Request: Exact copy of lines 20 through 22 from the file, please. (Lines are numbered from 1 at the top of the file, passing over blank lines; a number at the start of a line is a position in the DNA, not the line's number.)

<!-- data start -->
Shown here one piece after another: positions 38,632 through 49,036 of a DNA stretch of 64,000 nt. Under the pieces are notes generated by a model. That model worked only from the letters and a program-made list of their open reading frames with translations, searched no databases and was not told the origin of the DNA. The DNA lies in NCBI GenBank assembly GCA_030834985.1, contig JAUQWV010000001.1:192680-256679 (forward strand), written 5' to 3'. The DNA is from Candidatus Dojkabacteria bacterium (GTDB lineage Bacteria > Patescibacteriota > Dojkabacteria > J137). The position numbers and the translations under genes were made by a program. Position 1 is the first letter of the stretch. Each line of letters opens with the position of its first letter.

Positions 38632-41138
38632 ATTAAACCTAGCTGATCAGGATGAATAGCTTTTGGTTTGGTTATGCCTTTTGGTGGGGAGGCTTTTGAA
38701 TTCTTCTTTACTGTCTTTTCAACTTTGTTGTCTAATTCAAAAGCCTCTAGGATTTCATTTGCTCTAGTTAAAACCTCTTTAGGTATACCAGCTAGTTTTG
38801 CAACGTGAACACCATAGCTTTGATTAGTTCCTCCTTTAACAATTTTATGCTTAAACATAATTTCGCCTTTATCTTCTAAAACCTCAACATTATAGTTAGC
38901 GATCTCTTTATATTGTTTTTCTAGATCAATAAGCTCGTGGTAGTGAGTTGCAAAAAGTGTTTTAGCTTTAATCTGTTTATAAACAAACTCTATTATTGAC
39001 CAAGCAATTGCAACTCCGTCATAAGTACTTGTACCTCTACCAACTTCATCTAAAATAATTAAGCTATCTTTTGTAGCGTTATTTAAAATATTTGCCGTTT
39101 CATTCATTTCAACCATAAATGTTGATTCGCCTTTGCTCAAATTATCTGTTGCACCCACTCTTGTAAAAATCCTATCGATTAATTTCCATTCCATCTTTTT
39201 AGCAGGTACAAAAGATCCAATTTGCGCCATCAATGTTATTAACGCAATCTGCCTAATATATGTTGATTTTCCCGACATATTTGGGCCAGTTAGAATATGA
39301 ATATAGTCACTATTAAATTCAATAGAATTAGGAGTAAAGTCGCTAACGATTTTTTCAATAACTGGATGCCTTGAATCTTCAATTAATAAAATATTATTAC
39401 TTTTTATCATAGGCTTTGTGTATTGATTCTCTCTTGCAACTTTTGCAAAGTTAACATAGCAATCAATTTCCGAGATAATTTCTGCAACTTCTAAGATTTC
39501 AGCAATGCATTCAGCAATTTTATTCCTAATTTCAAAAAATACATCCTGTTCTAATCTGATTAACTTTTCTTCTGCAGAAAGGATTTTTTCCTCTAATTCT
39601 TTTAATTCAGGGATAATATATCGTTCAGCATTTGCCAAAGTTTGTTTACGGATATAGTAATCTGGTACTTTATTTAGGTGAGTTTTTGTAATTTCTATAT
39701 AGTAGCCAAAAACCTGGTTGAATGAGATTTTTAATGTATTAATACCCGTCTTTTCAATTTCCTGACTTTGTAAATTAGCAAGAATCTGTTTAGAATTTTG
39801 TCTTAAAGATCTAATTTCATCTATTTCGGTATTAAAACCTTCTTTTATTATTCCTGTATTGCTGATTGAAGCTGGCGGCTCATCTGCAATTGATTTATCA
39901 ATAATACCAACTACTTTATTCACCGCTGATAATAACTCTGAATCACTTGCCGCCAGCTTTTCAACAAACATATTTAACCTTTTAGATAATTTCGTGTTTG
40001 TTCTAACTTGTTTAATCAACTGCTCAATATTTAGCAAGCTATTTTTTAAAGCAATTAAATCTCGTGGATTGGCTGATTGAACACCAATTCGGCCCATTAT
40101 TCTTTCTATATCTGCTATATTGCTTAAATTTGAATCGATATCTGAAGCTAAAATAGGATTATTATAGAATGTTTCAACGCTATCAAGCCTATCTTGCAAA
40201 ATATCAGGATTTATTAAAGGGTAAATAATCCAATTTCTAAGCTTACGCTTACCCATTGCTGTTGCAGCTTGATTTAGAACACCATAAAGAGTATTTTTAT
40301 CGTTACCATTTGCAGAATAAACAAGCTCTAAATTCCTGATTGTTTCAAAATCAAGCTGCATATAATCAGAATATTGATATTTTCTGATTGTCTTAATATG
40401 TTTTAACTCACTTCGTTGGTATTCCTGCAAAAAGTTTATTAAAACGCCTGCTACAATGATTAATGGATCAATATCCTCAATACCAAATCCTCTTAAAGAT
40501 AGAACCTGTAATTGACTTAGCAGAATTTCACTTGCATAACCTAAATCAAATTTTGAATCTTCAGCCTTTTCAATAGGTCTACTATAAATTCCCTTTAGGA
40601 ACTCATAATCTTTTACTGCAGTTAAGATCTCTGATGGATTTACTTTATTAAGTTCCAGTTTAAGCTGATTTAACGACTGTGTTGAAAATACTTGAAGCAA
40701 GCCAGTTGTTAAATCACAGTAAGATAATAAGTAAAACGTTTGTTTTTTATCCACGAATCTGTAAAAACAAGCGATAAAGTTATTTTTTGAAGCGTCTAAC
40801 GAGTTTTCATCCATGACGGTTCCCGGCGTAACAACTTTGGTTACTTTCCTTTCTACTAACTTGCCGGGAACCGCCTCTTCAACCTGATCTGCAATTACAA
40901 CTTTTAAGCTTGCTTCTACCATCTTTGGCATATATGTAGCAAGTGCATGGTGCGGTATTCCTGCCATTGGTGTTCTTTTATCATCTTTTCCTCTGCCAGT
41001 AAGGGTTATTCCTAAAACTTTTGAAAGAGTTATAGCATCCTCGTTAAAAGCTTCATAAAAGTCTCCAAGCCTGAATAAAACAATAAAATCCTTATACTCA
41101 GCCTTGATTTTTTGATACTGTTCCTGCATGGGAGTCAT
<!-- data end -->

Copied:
40301 CGTTACCATTTGCAGAATAAACAAGCTCTAAATTCCTGATTGTTTCAAAATCAAGCTGCATATAATCAGAATATTGATATTTTCTGATTGTCTTAATATG
40401 TTTTAACTCACTTCGTTGGTATTCCTGCAAAAAGTTTATTAAAACGCCTGCTACAATGATTAATGGATCAATATCCTCAATACCAAATCCTCTTAAAGAT
40501 AGAACCTGTAATTGACTTAGCAGAATTTCACTTGCATAACCTAAATCAAATTTTGAATCTTCAGCCTTTTCAATAGGTCTACTATAAATTCCCTTTAGGA